First pitch was still 65 minutes away and a line snaked out of the Rochester Red Wings team store and out into the expanse of the stadium concourse.
Twenty minutes later, the line wasn’t any shorter, just 34 different people. And 10 minutes later, a different 41 people were waiting their turn.
They entered the store empty-handed; they left with a handful, or bag-full, of merchandise.
It seemed everybody at Frontier Field on Thursday night wanted something with the Plates logo. That even included the people who already were wearing the special Plates cap, jersey or T-shirt, which commemorates the 100th anniversary of the Nick Tahou’s garbage plate.
So many fans were wearing the predominately black and yellow Plates apparel at the ball park, you expected to see Andrew McCutchen on the diamond with the rest of the Pittsburgh Pirates.
Not that case at all, however. Folks instead packed into the downtown stadium to celebrate their city.
They weren’t bemoaning the demise of Kodak. The decline of prominence for Xerox. The departure of Bausch and Lomb’s corporate headquarters.
They weren’t laughing about the Medley Center, bickering about what to do with Parcel 5 or giggling about the figurative sinking of the fast ferry.
No, on Thursday night, 13,281 fans enthusiastically embraced a staple of life in Rochester, and symbol of Americana.
“I don’t think anything’s been this popular in Rochester since the camera,” said Naomi Silver, president and chief operating officer of the Red Wings.
She might be right. This was the second-largest crowd ever to watch the Red Wings play an International League game at Frontier Field. The only time more people came to watch the Wings: when 13,485 showed up to see alleged phenom Hideki Irabu pitch for Columbus on June 30, 1997.
There’s no disputing the success — or future — of the plate, though. A century ago, Alexander Tahou immigrated to the United States and began selling the garbage plate on West Main Street. A hamburger and hot dog, home fries, mac salad, onions and mustard, all topped with meat-based hot sauce.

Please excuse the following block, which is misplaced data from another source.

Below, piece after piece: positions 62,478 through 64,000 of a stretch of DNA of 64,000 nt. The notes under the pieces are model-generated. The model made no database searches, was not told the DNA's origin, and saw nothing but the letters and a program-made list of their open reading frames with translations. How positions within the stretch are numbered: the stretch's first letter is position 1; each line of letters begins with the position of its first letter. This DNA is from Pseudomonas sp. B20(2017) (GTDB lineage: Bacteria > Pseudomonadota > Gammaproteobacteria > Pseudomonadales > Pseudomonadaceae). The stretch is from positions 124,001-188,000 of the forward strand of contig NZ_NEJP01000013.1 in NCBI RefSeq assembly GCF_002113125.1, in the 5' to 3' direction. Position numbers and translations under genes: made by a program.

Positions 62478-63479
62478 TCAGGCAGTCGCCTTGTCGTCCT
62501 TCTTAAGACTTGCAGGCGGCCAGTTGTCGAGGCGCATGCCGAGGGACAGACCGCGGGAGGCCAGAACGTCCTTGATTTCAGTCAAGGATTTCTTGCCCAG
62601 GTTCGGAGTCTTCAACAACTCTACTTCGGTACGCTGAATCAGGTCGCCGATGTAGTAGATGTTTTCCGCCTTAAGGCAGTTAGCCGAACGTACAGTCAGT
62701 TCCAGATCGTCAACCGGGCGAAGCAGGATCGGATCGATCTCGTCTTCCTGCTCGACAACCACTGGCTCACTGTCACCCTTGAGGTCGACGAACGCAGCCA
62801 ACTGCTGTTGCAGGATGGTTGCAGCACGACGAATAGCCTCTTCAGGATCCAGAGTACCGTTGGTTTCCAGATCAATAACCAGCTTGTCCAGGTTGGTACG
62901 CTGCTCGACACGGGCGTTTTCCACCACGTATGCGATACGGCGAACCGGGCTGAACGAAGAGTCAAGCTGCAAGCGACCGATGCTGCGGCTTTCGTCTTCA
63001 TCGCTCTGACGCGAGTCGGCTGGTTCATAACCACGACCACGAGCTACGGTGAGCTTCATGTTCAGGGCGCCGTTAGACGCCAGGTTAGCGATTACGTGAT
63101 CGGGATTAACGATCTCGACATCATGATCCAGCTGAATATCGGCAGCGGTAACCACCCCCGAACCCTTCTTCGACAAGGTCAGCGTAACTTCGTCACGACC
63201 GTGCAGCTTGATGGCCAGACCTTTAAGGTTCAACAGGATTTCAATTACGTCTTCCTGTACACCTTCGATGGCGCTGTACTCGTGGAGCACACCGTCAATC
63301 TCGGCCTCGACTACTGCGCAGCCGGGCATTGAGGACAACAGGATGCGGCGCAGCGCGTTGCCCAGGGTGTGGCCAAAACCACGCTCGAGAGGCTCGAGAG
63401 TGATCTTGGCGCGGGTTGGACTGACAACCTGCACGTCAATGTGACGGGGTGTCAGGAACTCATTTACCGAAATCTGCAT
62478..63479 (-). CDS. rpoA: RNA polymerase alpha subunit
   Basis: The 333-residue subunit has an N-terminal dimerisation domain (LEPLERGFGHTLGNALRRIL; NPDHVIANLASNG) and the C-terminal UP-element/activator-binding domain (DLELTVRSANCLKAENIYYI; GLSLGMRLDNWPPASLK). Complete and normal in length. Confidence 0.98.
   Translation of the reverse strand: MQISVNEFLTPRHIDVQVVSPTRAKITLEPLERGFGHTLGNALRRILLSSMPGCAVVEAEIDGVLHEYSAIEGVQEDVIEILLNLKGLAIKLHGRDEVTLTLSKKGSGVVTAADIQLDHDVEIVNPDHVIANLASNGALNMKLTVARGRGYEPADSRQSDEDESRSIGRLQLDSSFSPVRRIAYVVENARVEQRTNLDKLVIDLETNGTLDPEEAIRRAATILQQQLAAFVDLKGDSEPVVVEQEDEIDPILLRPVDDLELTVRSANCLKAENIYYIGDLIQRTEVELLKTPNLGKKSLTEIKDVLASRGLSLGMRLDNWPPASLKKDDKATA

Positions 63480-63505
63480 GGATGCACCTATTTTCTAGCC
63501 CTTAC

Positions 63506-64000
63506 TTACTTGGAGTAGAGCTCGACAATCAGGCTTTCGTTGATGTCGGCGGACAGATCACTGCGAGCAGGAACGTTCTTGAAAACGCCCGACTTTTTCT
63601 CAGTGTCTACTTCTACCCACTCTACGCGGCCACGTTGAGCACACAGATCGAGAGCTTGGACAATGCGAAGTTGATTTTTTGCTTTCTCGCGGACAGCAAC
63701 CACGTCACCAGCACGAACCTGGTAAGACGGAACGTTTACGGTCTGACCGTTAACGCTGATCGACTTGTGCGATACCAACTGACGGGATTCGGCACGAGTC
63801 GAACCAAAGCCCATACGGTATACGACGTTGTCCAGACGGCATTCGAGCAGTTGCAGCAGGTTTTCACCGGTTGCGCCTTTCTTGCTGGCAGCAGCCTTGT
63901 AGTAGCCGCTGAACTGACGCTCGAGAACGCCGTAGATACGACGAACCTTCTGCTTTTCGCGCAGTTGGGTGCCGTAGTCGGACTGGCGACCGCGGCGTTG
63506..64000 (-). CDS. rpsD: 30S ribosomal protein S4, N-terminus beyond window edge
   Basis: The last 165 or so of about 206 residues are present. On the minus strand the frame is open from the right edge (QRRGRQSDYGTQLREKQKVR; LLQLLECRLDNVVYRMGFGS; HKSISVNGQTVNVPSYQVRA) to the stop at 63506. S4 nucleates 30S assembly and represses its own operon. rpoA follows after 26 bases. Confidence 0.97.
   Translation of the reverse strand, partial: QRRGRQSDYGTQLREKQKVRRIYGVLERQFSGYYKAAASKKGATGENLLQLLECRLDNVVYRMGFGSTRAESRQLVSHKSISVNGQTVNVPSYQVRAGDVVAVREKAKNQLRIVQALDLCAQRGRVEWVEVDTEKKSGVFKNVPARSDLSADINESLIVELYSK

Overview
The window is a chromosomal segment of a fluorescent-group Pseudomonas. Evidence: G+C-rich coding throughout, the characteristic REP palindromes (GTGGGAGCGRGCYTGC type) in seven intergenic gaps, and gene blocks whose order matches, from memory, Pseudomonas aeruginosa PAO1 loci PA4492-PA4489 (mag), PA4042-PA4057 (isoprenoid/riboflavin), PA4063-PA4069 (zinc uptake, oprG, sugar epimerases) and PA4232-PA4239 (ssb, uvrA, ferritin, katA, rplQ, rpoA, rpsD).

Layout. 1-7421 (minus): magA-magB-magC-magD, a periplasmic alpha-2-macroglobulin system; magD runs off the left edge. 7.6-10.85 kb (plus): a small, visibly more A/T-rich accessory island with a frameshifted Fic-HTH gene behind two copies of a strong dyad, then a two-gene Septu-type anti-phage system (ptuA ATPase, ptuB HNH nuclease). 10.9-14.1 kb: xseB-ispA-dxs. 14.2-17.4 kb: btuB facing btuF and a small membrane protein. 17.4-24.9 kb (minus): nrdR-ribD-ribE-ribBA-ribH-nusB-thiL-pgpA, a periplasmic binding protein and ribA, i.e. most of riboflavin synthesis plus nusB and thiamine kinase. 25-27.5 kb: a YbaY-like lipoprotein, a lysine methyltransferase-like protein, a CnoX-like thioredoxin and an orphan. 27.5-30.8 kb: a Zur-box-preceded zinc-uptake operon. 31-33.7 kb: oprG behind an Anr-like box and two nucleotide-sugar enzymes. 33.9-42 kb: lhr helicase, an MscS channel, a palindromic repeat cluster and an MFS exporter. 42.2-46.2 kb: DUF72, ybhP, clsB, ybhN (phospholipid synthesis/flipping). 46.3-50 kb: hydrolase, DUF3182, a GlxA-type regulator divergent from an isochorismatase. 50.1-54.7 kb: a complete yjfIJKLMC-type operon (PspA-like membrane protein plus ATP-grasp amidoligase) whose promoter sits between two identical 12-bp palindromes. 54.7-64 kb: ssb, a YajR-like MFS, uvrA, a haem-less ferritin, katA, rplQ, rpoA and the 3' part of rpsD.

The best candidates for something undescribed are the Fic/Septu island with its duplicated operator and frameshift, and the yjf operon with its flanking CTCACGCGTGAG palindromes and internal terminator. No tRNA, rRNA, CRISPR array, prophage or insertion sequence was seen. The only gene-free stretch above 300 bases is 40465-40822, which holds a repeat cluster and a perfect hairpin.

“That’s when people needed a good meal at a reasonable price,” said Alex Tahou, Alexander’s grandson and the current owner of the forever family owned restaurant. “The business survived the depression, the war. And we still provide a good meal for a reasonable price: $8.50 with tax.”
One hundred years later, the business is still thriving, and the garbage plate is iconic.
A jam-packed stadium was proof. So, too, was the pre-game buzz. Heading into Thursday, right around 8,000 tickets had already been sold. The only time the Wings have that sort of advance sale is for the annual July 4 evening of baseball and fireworks.
Simply put, the garbage plate says Rochester. You can get a Philly cheesesteak pretty much anywhere. Tex-Mex restaurants are everywhere. Kansas City is world-famous for barbecue, but you can find mighty tasty brisket or pulled pork right here in Rochester on Culver Avenue or Court Street.
But a garbage plate? It’s indigenous to Rochester; found only here. You’re not getting one on vacation in Florida, on a trip to the Grand Canyon or anywhere along Interstate 90 from Boston to Seattle — except right here.
And the fans watching the Red Wings last night came out to celebrate their city, their food.
They filled the seating bowl, both the lower and upper levels. The left-field berm was so packed, you couldn’t see grass. The sliver of sod between the outfield railing and the left-field scoreboard was two- and three-deep with spectators.
Matt Snyder of Canandaigua brought his two sons, 14-year-old Gage and 8-year-old Brant. Matt, who works at another Rochester institution, Genesee Brewing Company, was wearing a No. 17 Plates jersey with ROCHESTER as the name plate.
“The Red Wings, a garbage plate and Genny beer — the perfect trifecta for Rochester,” Snyder said.
Alex Tahou certainly would agree. He wore his own team-provided Plates jersey before the game with, appropriately, No. 100. During pre-game ceremonies, Norm Jones, commissioner of environmental services for the City of Rochester, declared Aug. 10, 2017, “Plates Day in Rochester.”
For Tahou, however, every day is plate day.
“It doesn’t take this to make me proud of my father (Nick) or the business,” he said. “The quality, the value, the idolization … it’s something that’s a cult-like thing.”